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One of the most increasingly popular trends in the farming industry is biodynamic agriculture.

What is Biodynamic Agriculture?

Biodynamic agriculture involves rethinking traditional food/wine production methods from a more ecological and ethical point of view as demonstrated in this video.

What is Biodynamic Farming?


Developed by Austrian philosopher Rudolf Steiner (1861-1925), biodynamic farming motivates farmers to view their farmland as a living organism, and to plant & harvest crops based on the lunar and astrological cycles. Some more specific details about biodynamic farming includes the following:

  • Biodynamic farms are perceived as self-sustaining entities.
  • The central component of these farms is the soil.
  • Biodynamic farms attempt to remain as separate as possible from the rest of the surrounding ecosystem.
  • They avoid the use of pesticides and fertilizers.
  • They recognize livestock, plants, and farmers as equal components that each contribute to a greater whole.

A more in-depth demonstration of how a biodynamic farm functions can be seen in this video.

What Makes Biodynamic Farming Different?

One of the key factors that distinguishes biodynamic farming from others is that this process relies heavily on composting. Biodynamic compost usually consists of recycled animal manures, organic wastes, and stabilized nitrogen, all of which enhances the quality and health of the soil.

Some other elements that help make biodynamic compost more effective include:

  • Chamomile
  • Dandelion
  • Oak Bark
  • Nettle
  • Yarrow

What Are the Benefits of Biodynamic Farming?

Biodynamic farming produces several positive effects including improving the quality and nutrition of foods/wines, it supports farmers, and is better for the planet.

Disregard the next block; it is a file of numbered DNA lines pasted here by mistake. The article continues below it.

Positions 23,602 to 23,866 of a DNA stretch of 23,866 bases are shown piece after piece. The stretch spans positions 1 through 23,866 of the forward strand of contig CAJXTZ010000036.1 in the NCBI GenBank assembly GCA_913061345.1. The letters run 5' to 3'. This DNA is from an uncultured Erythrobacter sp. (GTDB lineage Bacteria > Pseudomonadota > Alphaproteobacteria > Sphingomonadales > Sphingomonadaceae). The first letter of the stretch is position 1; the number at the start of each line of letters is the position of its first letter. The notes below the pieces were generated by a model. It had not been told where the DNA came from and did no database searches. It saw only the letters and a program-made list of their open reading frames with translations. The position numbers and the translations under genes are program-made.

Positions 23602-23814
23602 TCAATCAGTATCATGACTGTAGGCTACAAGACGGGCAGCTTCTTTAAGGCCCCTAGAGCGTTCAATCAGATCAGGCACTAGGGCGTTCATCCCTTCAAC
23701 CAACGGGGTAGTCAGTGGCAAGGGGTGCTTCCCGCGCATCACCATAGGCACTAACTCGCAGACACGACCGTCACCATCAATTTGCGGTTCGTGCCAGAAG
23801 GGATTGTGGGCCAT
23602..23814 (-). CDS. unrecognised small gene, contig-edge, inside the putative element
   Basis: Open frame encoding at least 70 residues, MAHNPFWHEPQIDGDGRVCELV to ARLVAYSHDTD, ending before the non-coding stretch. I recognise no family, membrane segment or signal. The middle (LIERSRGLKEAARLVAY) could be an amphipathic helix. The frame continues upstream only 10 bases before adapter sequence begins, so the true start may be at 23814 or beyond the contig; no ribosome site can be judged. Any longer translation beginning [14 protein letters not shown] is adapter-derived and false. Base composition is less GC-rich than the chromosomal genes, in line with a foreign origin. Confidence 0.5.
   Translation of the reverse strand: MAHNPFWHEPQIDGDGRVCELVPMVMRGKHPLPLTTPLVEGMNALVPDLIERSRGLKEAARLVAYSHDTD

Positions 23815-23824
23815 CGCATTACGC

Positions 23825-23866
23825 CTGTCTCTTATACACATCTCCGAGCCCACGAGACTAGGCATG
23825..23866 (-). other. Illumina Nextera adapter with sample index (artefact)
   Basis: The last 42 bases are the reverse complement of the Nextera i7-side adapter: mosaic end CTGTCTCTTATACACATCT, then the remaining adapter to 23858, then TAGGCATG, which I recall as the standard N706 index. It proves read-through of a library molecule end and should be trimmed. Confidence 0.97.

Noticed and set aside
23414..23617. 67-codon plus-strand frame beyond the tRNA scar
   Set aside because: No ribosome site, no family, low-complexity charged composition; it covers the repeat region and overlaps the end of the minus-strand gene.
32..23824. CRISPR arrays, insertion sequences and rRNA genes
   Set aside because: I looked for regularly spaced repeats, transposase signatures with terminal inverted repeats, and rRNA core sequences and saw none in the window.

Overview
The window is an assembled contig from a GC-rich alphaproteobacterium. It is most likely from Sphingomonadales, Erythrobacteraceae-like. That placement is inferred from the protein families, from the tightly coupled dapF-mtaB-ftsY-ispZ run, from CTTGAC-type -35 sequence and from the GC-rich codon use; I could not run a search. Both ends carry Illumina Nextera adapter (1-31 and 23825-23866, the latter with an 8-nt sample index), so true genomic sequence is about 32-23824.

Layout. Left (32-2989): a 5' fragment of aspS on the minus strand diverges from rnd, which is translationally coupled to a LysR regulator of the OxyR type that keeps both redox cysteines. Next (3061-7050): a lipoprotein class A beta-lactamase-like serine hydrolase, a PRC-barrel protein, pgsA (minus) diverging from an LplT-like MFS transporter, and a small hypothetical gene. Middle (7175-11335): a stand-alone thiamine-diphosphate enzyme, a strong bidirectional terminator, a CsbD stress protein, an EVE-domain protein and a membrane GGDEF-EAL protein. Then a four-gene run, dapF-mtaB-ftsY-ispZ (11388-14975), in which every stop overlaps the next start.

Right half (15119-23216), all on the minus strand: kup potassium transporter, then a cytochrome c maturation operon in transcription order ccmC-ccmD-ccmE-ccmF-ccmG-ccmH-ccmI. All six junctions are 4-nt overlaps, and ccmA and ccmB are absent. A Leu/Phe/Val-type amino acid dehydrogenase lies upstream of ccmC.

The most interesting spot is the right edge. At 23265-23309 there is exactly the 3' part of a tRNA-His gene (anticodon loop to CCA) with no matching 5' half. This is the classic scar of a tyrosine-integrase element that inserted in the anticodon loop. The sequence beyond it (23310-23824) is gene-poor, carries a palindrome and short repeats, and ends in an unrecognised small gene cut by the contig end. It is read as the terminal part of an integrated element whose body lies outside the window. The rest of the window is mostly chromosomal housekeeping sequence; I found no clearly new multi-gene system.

aerial of farmland

How Has Biodynamic Farming Impacted the Wine Industry?

According to a 2016 article from Forbes Magazine titled, Why Biodynamic Wine is the Future, author Tom Mullen notes that some of the aspects that continue to increase biodynamic wines popularity is that harmful chemicals aren't involved and this process ultimately produces a much healthier product.

Where Can I Learn More About This Farming Technique?

If you’re interested in learning more about biodynamic agriculture and farming, perhaps you should consider Hocking College’s Agroecology Program. In only four semesters, you could graduate with an Associate of Technical Study in Natural Resources in Agroecology.

What's Agroecology?

Agroecology uses the study of ecology to evaluate the productivity of agricultural systems. This includes the dynamics between technological advances, biophysical interactions, socioeconomic relationships, and the geology/geomorphology of a region.

What Will I Learn in This Program?

Students in Hocking College's Agroecology Program will learn how to employ agroecology principles to support environmental preservation, including preventing the degradation of water, air, soil, and other natural resources. Students will also learn how to apply scientific concepts and practices within the disciplines of biology, chemistry, and geology to methods of sustainable farming and farm management.


The program allows students to use technology and new research to solve complex or changing agricultural
problems, and will teach students how to develop plans to survey, protect, and sustain existing wildlife as well as domestic animals that may be part of the farm.

Laslty, students will learn how to collect, analyze, and evaluate environmental and economical methods of farming in order to design successful and viable farm management plans.

For more information on Hocking College’s Agroecology Program, contact Sasha Sigetic by email at sigetics@hocking.edu or by phone at (740) 753-6283.

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